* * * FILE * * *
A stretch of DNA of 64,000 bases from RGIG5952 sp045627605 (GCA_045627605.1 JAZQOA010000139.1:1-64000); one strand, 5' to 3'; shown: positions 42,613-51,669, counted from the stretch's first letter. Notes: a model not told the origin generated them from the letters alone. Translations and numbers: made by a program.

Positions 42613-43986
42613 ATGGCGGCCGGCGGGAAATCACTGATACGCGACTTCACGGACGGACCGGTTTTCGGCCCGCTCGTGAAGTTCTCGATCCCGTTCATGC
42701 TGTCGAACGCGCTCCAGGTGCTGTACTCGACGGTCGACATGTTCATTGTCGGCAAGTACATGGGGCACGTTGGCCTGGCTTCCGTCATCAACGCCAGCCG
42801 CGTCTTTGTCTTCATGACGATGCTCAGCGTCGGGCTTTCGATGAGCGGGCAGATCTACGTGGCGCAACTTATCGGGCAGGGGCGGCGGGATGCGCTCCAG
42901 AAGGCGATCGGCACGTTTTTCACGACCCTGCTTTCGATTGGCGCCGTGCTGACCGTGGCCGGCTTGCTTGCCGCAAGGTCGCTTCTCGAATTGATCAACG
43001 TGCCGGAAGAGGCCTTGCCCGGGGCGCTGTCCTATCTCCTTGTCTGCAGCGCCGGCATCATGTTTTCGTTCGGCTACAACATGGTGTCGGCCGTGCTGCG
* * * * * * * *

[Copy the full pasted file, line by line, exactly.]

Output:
A stretch of DNA of 64,000 bases from RGIG5952 sp045627605 (GCA_045627605.1 JAZQOA010000139.1:1-64000); one strand, 5' to 3'; shown: positions 42,613-51,669, counted from the stretch's first letter. Notes: a model not told the origin generated them from the letters alone. Translations and numbers: made by a program.

Positions 42613-43986
42613 ATGGCGGCCGGCGGGAAATCACTGATACGCGACTTCACGGACGGACCGGTTTTCGGCCCGCTCGTGAAGTTCTCGATCCCGTTCATGC
42701 TGTCGAACGCGCTCCAGGTGCTGTACTCGACGGTCGACATGTTCATTGTCGGCAAGTACATGGGGCACGTTGGCCTGGCTTCCGTCATCAACGCCAGCCG
42801 CGTCTTTGTCTTCATGACGATGCTCAGCGTCGGGCTTTCGATGAGCGGGCAGATCTACGTGGCGCAACTTATCGGGCAGGGGCGGCGGGATGCGCTCCAG
42901 AAGGCGATCGGCACGTTTTTCACGACCCTGCTTTCGATTGGCGCCGTGCTGACCGTGGCCGGCTTGCTTGCCGCAAGGTCGCTTCTCGAATTGATCAACG
43001 TGCCGGAAGAGGCCTTGCCCGGGGCGCTGTCCTATCTCCTTGTCTGCAGCGCCGGCATCATGTTTTCGTTCGGCTACAACATGGTGTCGGCCGTGCTGCG